Touring Riparbella’s architectural highlights, from the 12th century to today

Buildings, memory and contemporary moves

Welcome to tuff country: Riparbella, on the southern slopes of the Pisan hills, likely takes its name from the whitewashed sandy land where it originally took shape, Ripa Albella (Ripa Bianca). Set against said land, you’ll find numerous architectural treasures spanning the centuries, with these top picks taking precedence.

The ruins of the Strido castle

Start with the remains of the 12th century castle of Strido, at the source of the Sterza stream. Its name can be traced to Pisan lords who were notorious for their ruthless protection of the road leading into the Val di Cecina from the Sterza source, via Miemo and Canneto. What was once a structure associated with intimidation softened significantly, as it later became a farm of the Pisa seminary. The old castle has long since fallen into ruin, but its remains inspire reflection about area conflict through the centuries.

A church with challenges
Church of San Giovanni Evangelista
Church of San Giovanni Evangelista - Credit: LigaDue

Fast forward to the 19th century to arrive at the Church of San Giovanni Evangelista. Built between 1841 and 1845 atop an existing church—the original belltower of which still stands—its understated look belies the many battles it’s endured, including earthquake damage in 1846 and a canon shot in 1944. Having undergone an elaborate restoration in 1973, its interior shines a light on Tuscan art of the 20th century. The standout feature is the frescoed apse, carried out in 1955 by Stefano Ghezzani and depicting the Last Supper and Christ in glory. Also worth noting: if you’re here in December, the deconsecrated oratory of Santissima Annunziata, which is connected to the church, hosts a charming “Presepe” (nativity scene) with electronically powered movements.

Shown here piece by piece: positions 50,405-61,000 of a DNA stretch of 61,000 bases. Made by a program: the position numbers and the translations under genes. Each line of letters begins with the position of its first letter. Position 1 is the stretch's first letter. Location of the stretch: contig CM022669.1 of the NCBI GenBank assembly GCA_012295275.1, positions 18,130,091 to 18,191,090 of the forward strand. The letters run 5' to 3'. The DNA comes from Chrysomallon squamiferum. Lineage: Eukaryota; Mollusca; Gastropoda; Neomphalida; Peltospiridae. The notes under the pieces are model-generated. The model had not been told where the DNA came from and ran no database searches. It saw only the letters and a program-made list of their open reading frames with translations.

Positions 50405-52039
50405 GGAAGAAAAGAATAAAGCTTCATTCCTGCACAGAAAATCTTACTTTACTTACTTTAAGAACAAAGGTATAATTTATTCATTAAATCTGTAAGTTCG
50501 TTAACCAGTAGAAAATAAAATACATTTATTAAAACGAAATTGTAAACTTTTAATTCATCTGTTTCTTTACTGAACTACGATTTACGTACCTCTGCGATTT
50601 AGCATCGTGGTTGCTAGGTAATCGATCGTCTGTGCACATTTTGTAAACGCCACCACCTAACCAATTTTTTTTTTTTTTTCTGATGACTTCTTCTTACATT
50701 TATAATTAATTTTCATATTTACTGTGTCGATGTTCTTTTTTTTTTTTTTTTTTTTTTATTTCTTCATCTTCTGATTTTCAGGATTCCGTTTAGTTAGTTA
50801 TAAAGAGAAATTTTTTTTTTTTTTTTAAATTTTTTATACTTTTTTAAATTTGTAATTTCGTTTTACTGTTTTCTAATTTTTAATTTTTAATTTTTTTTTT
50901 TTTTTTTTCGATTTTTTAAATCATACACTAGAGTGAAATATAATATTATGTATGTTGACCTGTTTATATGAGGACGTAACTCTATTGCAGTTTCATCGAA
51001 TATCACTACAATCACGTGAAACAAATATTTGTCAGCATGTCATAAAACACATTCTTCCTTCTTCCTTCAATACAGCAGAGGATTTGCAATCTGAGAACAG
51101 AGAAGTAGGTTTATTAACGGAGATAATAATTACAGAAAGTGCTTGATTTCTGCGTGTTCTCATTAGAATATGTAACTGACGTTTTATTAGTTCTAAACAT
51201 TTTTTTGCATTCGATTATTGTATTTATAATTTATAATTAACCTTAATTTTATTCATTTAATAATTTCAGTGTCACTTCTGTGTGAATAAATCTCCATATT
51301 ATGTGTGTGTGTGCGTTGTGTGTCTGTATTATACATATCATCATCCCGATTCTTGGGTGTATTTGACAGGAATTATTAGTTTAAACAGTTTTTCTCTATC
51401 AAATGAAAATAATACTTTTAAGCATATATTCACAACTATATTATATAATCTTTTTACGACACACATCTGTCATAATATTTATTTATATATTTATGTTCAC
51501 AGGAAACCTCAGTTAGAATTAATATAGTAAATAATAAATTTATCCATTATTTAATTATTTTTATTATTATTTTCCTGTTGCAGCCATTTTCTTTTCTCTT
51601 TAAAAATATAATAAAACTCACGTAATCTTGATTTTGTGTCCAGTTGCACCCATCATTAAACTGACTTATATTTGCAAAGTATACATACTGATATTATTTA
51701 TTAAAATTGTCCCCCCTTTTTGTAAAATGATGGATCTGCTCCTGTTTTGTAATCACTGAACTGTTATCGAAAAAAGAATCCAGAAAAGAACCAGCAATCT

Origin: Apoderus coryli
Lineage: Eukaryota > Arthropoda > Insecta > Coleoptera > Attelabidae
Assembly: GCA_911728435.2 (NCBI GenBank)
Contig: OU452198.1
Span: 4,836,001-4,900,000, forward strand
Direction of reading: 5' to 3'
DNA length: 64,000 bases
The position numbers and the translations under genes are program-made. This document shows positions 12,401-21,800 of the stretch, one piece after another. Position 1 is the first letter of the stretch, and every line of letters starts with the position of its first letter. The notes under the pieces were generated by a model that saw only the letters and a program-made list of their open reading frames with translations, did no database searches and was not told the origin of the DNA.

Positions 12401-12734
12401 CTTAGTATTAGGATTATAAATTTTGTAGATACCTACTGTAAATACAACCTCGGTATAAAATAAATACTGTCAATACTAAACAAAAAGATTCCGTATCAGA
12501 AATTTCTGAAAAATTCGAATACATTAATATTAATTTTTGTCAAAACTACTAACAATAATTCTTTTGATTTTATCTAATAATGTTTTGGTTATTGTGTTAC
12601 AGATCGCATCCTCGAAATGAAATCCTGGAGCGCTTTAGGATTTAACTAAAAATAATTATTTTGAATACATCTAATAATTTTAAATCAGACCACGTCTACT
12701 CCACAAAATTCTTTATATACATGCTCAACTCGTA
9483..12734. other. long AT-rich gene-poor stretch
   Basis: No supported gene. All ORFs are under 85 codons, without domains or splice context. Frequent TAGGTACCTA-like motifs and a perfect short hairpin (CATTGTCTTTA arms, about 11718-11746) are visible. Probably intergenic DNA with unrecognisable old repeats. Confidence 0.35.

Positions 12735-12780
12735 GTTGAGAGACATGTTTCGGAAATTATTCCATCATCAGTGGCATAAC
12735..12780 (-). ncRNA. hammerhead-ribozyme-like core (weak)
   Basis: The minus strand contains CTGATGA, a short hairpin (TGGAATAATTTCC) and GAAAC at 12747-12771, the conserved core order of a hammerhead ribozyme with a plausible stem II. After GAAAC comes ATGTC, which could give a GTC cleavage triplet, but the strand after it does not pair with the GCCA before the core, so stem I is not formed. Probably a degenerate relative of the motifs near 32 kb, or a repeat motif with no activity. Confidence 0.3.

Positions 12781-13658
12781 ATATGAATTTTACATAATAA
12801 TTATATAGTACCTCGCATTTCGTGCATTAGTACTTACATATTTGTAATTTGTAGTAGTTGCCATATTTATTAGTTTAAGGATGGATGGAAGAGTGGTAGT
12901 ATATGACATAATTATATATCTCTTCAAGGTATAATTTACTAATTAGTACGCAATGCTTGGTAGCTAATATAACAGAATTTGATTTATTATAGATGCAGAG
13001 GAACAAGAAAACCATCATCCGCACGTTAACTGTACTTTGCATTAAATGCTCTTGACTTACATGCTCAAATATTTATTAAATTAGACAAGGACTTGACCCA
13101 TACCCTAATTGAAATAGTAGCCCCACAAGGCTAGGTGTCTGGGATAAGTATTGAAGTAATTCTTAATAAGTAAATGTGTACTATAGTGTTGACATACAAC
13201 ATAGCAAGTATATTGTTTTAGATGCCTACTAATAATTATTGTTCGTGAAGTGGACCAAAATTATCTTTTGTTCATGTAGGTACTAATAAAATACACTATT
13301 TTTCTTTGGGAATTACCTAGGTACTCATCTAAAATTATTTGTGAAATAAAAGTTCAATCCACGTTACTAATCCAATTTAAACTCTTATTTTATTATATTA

Bio wine, bold architectural choices

Wine aficionados should venture to the hills to check out Cantina La Regola, where the blending goes well beyond grapes: past and present, architecture and landscape all fuse seamlessly in this contemporary space, which was inaugurated in just 2016. Stefano Tonelli’s frescoed walls in the main cellar take inspiration from Etruscan and cosmic designs, and a commitment to eco-sustainability colors everything, including the simple exterior. Notably, the space is used for art exhibitions and cultural initiatives—another addition to the long list of reasons to visit.

Cover image credit: LigaDue - Eigenes Werk

&
Art and Culture